Project Managers who follow PMI’s guiding principle “be a diligent, respectful and caring steward” can embody this principle within the four positions outlined in Mark McKergow’s Host Leadership Model. If you are new to Host Leadership, get ready to party! This is a party analogy.
Host Leaders have 2 moves:
- Forward (leading the way to fun)
- Back (stepping back to reflect)
Host Leaders occupy 4 positions:
- The kitchen (planning, reflection, seeking advice from a trusted advisor)
- The balcony (keeping an eye on the party from a higher point of view)
- In the spotlight (here the host leader takes center stage)
- Among the guests (here’s where you get to be with your guests, where the action is)
Host Leaders take on 6 roles:
- Initiator (you have a great idea for a party)
- Inviter (who shall you invite to this shin dig?)
- The Space Creator (physical and mental)
- The Gatekeeper (you’re like the bodyguard at the door, checking the invite list)
- The Connector (introducing guests to each other at the party)
- The Co-participator (joining in the fun)
As we look at PMI’s Guiding Principles, the very first they list is “Be a diligent, caring and respectful steward.” Guiding principles are magnetic — they pull us into a continuity of action-taking, decision-making, behaviors and even affect our thinking. If I am a host leader, guided to “Be a diligent, caring and respectful steward,” what would that look like when I show up in the 4 positions?
Great question! Here are our thoughts…
1. In the Kitchen
In the Kitchen: In this position, managers can be diligent stewards by planning and reflecting on their actions and decisions. They can also seek advice from trusted mentors to ensure that they are making the best decisions for the team and the organization.
By being respectful and caring in their approach, they can create a safe space for team members to share their ideas and concerns. Let’s look at many aspects of planning for a safe and thriving (growing and improving) “space,” for example: the physical/biological space, the social space, the psychological space, and the spiritual space.
2. On the Balcony
The Balcony: When leaders take to the “balcony,” they can gain a broader perspective on what is happening within their team, on their project, or within their organization. This allows them to see patterns, dynamics, and interactions that may be difficult to detect when they are actively involved in day-to-day operations.
In this position, the host leader can observe the team from a higher perspective and ensure that they are staying on track and working towards their goals. By being diligent, managers can identify areas of improvement and take action to address them. By being respectful and caring, managers can ensure that team members feel heard and valued, even from a distance. The leader can plan to come off the balcony at certain key points. The leader can also be on the balcony but be ready to swoop down as applicable. Project Managers can empower team members by providing them with the necessary tools, resources, and support to do their job effectively, setting clear bounds for decision-making and action-taking authority, and adjusting these bounds as appropriate. In this way, the manager can go to the balcony to observe from a higher level, trusting that the team will escalate as appropriate should something exceed their scope of control.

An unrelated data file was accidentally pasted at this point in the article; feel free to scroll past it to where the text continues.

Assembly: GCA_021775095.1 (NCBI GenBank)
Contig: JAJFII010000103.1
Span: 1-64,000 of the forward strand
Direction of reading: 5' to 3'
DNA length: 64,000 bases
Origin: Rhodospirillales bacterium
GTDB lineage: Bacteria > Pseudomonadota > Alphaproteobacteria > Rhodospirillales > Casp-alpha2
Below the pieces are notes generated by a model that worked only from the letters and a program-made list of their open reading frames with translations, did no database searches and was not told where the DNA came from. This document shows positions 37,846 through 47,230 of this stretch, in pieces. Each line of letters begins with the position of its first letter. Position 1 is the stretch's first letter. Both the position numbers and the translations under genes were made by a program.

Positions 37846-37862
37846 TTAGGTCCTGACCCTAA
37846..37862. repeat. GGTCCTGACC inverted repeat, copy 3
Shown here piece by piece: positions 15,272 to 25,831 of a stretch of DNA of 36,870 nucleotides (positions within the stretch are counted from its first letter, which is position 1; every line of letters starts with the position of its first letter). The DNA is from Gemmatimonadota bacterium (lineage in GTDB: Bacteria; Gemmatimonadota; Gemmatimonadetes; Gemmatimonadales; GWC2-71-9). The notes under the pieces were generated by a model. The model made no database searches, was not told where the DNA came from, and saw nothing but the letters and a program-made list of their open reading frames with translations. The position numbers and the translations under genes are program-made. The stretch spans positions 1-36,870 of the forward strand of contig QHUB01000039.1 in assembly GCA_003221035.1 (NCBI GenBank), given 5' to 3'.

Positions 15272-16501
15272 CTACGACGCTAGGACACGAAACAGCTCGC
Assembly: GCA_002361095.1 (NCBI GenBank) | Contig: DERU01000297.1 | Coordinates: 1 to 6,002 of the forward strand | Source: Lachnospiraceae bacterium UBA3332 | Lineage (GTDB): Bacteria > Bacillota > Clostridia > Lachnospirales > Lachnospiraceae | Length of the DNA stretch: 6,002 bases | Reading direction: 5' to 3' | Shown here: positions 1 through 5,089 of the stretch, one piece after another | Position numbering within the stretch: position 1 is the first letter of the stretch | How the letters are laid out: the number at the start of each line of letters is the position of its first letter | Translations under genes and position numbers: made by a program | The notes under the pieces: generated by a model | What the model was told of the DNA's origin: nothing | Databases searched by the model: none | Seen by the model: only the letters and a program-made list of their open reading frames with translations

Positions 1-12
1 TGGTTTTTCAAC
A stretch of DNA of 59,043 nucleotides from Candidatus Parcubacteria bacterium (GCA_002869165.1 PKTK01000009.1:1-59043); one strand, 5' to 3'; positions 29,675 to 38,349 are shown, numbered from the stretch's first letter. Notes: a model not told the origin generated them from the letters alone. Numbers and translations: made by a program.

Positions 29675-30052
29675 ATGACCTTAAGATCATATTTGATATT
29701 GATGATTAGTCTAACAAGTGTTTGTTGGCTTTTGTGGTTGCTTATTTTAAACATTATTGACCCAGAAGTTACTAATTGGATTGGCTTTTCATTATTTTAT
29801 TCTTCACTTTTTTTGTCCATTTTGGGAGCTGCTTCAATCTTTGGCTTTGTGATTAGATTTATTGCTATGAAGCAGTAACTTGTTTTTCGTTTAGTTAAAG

3. In the Spotlight
In the Spotlight: In this position, managers are center stage. Being in the spotlight refers to the position of taking charge and leading a group or team towards a specific goal or objective. It is a position of visible leadership, where the leader sets the tone, makes decisions, and takes responsibility for the outcomes. Being in the spotlight also involves creating a sense of excitement and motivation among team members, inspiring them to perform at their best. Leaders in the spotlight should also be mindful of their communication and ensure that it is clear and concise, allowing team members to understand their expectations and the overall vision for the project or initiative.
Host leaders can lead by example and inspire the team to achieve their goals. By being diligent in their work and setting high standards, managers can encourage team members to do the same. By being respectful and caring, managers can create a positive work environment that fosters collaboration and growth. According to PMI, project managers can model good behaviors by doing the following:
Project managers should lead by example and model the behavior they want to see in their team. While in the spotlight, you can be a diligent and caring steward by:
Communicating effectively — Project managers should communicate clearly and effectively with their team and stakeholders, and do so in a timely and proactive manner.
Building trust — Project managers should build trust with their team by being honest, transparent, consistent, and by demonstrating integrity in their actions.
Encouraging collaboration — Project managers should encourage collaboration and teamwork among their team members.
Fostering a positive work environment — Project managers should create a positive work environment where team members feel valued and respected.